An hour ago, the criminal justice system in Seminole County exonerated George Zimmerman for killing Trayvon Martin. Right this moment, I’m trying my best to do the same.
I’d been following the case with more than a little interest. As an off-white Jew married to an African American woman and the father of two “mixed race” kids (the eldest, a boy, only a few years from his teens), this was no mere abstraction, and more than just another tragic headline. The second I saw Trayvon’s photo in the newspaper, I saw my son there in his stead. And as the awful details of the doomed boy’s final hours emerged in news accounts, I couldn’t stop myself from imagining my beautiful boy profiled, harassed, confronted, and ultimately shot to death by a homicidal racist bully three times his size and twice his age.
(Even as I write these words, it’s hard not to cry.)
As a native New Yorker, a scholar of American culture and a staunch advocate for civil liberties, I’m hardly naïve about our nation’s racist past and present. I’ve witnessed hatred and bias, both banal and violent, institutional and personal, throughout my life. And though those who haven’t lived it firsthand can never fully appreciate the disquieting effects of racism on the intimate lives of African Americans, I’ve heard and seen enough through the ears and eyes of my wife and her relations to get a sense of its insidious persistence.
Yet, despite all this, I was shocked at my own reaction as my wife, my sister, my nephew and I watched the video feed from Zimmerman’s trial tonight. Though the verdict itself was a bitter disappointment and a bit of a surprise, it was hardly a bolt from the blue; that the six carefully vetted women (five of them white) on the jury would fail to find Zimmerman guilty beyond a reasonable doubt was all too predictable an outcome. Rationally speaking, I was prepared for that. What I didn’t expect was the clammy fist that would wrap itself around my heart and the wave of nausea and exhaustion that would flood my body the moment I heard the words “not guilty.”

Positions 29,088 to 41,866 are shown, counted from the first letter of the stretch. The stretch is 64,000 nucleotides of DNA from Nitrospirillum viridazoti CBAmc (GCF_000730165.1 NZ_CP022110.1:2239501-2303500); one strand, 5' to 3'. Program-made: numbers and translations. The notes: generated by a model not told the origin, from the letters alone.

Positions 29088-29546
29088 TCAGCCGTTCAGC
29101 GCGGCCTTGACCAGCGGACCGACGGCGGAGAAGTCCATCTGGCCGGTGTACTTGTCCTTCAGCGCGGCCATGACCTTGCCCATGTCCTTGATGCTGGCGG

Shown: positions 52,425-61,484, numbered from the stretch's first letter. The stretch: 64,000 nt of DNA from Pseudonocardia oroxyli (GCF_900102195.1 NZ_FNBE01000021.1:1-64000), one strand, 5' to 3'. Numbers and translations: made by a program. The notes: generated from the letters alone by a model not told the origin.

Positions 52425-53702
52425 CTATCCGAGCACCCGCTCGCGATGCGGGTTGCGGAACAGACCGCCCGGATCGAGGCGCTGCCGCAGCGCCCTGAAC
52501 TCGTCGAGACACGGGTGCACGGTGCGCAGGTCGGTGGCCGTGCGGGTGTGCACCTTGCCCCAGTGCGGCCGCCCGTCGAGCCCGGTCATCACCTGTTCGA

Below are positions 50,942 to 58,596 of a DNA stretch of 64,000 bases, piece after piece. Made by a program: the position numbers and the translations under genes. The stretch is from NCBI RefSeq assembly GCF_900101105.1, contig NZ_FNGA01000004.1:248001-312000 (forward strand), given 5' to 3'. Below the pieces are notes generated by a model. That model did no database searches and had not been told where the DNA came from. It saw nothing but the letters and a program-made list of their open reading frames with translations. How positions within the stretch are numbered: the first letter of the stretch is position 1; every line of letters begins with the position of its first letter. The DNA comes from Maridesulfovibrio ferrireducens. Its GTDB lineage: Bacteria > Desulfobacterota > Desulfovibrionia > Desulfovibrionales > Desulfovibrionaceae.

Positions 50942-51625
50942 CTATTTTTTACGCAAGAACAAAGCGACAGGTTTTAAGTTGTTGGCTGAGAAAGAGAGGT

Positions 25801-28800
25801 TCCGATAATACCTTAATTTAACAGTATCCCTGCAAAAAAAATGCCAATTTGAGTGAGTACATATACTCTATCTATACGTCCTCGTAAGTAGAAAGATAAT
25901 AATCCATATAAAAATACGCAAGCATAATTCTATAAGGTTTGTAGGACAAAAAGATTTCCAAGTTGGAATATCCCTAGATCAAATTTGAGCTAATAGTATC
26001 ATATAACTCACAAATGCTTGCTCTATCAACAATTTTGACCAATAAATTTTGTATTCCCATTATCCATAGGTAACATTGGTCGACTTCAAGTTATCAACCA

Even now, after some intense conversation, a dip in my father’s hot tub, a brisk shower, a few cans of cold seltzer and a few paragraphs of carefully crafted self-inquiry, I’m still barely able to cobble my thoughts together. It’s as though my emotional ice caps, holding vast reserves of frozen anger, fear and resentment, suddenly melted and dumped their toxic load into my bloodstream. To put it as plainly as I can: the anger is so acute and painful I can barely think.
But I’m trying my best. I have to.
My three tweets, immediately following the announcement of the verdict:
Let’s deal with those one at a time. First of all, Fuck you, George Zimmerman. Fuck you, Florida jury. Fuck you, Florida. Fuck you, America. Fuck you, world. I am angry and ashamed and disgusted by you. Why can’t you be better? Why must the strong destroy the weak? Why must ugliness prevail over beauty? Why must deceit prevail over truth? Why, as someone once said after a similar incident, can’t we all just get along? Why? Why? Why?
I don’t know. Nobody knows. Philosophers call it “the problem of evil.” There are millennia’s worth of writings on this subject, and as far as I know, none of them actually get around to answering the question definitively, or even adequately defining the problem. Maybe it’s original sin. Maybe it’s thetans. Maybe evil is a social construct. I’m not even going to follow that rabbit hole any further.